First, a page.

The next couple of hours were spent combing the vicinity in search of the one that got away. I held my breath every time I come across a cuckoo but they turned out to be Indian Cuckoos - every single time. Patience stretched and sanity truly tested but in the end, no sign of the Hodgson's. As I reluctantly accepted my fate, I gave the two Indian Cuckoos their due admiration and attention. Lucky for me they did not hold a grudge and fly off just to get back at me for ignoring and cursing them earlier on. In fact, I managed to obtain my best Indian Cuckoo photos to date.
But the day is far from over. A casual stroll towards the swamp forest next to the old car park swept me off my feet - literally. I had to drop on all fours and commando-styled my way closer to the forested side of the car park. There, perched on one of the pillars of the collapsed boardwalk, was a Ruddy Kingfisher hunting for breakfast.
The resident Ruddy Kingfisher is one of the celebrity birds of this locality. A small population of these relatively rare kingfishers here has been keeping birders captivated through the years including yours truly. This species is well known for its beauty but not for being gracious. Today, it is probably as confiding as it will ever get and it was quite a struggle just to contain my composure. A truly beautiful bird. A truly memorable experience.
Seated on the tar surface and with a 2-foot tall curb shielding me, I guess I was somewhat slightly concealed from view. That is when the second moment of magic transpired. While being mesmerized by the kingfisher's performance, something colourful hopping about the swampy ground caught my attention immediately. I have been brought up to be especially vigilant of colourful things hopping about the ground and I guess the same applies to most birders living in the tropics. If you have not already guessed it, I am talking about Pittas. This patch of swamp forest is home to a small population of Mangrove Pittas but much to my delight, it was a migratory Blue-winged Pitta - my first record for this site.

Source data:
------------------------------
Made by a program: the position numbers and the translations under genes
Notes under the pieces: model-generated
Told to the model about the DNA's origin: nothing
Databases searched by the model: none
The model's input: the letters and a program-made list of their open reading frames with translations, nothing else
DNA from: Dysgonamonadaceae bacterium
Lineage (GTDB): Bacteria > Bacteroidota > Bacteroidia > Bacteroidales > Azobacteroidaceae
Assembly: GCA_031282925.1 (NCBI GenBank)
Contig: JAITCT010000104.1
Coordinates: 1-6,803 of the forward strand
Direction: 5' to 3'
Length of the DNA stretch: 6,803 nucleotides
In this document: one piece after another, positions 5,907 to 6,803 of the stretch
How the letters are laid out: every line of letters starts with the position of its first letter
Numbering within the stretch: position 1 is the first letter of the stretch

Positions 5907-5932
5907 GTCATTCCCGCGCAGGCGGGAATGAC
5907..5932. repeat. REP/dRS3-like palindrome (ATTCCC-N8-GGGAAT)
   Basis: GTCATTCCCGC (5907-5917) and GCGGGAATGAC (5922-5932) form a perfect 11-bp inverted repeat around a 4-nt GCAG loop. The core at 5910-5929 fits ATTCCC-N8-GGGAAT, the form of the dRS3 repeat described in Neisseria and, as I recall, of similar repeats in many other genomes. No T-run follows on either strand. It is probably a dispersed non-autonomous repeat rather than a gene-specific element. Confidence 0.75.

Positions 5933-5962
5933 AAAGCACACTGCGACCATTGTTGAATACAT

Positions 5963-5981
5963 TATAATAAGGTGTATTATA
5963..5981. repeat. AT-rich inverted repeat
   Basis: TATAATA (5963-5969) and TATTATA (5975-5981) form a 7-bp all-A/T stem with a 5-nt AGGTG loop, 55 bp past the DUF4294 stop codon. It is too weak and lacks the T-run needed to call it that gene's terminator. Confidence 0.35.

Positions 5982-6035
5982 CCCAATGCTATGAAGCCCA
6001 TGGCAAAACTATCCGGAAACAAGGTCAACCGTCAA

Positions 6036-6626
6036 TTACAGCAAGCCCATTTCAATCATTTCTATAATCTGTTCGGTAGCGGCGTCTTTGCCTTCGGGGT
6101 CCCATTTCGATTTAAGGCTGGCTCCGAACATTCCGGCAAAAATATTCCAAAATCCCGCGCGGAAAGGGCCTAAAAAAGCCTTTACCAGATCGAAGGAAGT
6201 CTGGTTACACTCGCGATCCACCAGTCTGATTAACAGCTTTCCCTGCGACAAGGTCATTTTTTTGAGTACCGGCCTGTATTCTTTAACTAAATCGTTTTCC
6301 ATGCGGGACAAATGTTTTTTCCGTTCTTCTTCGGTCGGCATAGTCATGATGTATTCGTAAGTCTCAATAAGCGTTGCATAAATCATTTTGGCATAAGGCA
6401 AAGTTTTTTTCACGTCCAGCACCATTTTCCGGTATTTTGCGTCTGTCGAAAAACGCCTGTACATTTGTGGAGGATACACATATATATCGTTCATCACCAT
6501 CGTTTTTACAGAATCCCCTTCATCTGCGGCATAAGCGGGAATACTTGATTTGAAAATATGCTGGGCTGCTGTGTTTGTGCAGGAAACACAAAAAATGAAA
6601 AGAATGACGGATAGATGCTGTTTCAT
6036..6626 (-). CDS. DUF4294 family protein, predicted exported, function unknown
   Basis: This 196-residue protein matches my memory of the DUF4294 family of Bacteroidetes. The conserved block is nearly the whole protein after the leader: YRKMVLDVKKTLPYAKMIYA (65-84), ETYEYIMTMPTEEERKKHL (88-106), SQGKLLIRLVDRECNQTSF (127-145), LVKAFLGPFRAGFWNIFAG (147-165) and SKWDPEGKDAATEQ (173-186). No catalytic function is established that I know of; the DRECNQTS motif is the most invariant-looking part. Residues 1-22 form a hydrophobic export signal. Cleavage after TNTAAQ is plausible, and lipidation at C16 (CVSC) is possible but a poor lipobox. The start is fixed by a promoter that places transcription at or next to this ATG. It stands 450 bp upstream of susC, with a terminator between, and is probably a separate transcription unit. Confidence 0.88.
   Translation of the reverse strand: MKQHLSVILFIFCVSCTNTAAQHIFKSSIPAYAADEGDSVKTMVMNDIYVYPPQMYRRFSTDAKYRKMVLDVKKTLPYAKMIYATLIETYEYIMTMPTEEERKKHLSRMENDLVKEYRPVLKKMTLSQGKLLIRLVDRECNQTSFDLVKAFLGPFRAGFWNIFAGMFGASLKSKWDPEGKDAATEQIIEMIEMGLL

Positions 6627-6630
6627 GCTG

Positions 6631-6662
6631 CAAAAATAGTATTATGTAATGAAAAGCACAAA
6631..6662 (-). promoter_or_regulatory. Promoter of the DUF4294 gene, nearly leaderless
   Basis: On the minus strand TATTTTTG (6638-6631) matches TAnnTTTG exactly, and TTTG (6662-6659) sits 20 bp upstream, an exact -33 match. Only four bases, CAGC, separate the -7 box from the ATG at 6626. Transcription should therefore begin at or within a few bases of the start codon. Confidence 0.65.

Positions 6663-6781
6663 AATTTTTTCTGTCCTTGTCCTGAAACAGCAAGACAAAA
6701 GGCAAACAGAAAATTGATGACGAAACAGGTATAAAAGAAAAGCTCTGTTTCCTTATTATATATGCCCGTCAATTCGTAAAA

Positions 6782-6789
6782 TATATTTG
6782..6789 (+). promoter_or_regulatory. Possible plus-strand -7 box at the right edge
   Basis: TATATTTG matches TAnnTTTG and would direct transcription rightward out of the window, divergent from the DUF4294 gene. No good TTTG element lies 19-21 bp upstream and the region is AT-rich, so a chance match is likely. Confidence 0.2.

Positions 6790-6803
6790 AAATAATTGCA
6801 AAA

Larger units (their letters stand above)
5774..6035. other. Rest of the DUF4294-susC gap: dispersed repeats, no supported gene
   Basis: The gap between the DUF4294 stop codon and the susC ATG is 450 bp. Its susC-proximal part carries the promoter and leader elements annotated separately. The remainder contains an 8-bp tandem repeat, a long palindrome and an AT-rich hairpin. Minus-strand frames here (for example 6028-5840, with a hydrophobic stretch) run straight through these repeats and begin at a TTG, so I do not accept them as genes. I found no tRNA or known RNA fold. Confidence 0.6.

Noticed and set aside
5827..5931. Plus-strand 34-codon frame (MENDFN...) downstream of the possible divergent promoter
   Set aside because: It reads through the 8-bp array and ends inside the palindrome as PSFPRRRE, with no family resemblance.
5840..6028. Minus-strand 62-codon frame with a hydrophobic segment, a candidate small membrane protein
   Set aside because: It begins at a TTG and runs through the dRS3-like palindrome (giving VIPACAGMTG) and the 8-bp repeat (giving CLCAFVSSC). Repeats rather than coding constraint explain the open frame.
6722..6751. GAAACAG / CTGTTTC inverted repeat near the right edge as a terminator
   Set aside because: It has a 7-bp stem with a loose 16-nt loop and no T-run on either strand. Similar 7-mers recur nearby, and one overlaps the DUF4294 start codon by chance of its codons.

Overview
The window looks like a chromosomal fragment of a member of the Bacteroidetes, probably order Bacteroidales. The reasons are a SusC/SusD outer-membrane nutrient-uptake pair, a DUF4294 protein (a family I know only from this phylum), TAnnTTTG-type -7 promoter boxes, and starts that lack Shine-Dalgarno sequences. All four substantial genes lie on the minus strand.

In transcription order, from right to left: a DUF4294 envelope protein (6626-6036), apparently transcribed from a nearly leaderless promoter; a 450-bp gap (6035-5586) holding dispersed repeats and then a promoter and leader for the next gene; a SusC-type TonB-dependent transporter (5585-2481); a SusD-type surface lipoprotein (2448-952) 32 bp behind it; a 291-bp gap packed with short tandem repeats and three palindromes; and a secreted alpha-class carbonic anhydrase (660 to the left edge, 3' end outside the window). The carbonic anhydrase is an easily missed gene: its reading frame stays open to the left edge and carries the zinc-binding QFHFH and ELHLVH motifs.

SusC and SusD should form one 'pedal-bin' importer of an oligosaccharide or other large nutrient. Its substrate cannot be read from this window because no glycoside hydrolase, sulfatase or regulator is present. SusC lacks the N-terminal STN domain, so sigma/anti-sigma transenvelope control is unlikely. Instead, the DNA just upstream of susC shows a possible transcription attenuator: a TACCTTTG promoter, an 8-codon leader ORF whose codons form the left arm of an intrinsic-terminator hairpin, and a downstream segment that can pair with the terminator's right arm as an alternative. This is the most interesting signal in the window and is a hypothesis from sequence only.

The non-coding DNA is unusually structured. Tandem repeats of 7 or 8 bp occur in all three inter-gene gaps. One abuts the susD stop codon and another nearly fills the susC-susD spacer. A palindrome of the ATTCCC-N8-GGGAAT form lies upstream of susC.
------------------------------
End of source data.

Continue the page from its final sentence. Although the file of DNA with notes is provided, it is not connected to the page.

The smaller bill and paler coloured crown stripe separates the Blue-winged from the Mangrove Pitta. Eventually, it came quite close and even foraged at the base of the kingfisher's elevated perch. Flicking through the leaf litter and looking surprisingly comfortable in my presence, this was certainly one of my best Pitta encounters.
The shooting condition was far from ideal and most of my shots did not come out as well as I hoped. But somehow, it did not really matter that much as well. A pitta providing memories that will last a lifetime - it does not get any better than this.
The Mangrove Blue Flycatcher is another striking denizen of this swamp forest. This locality is one of the best places to see this species and the sweet whistling notes of its territorial call is a common sound especially with the breeding season approaching. Again, my position made the resident pair comfortable enough to forage reasonably close by.
When everything finally subsided and I was back on Earth again, I decided it was time to move on. As I stood up and turned around, I startled a Forest Wagtail and it quickly scooted off in the opposite direction. I have a funny feeling that it was having a ball making funny faces behind my back all this time.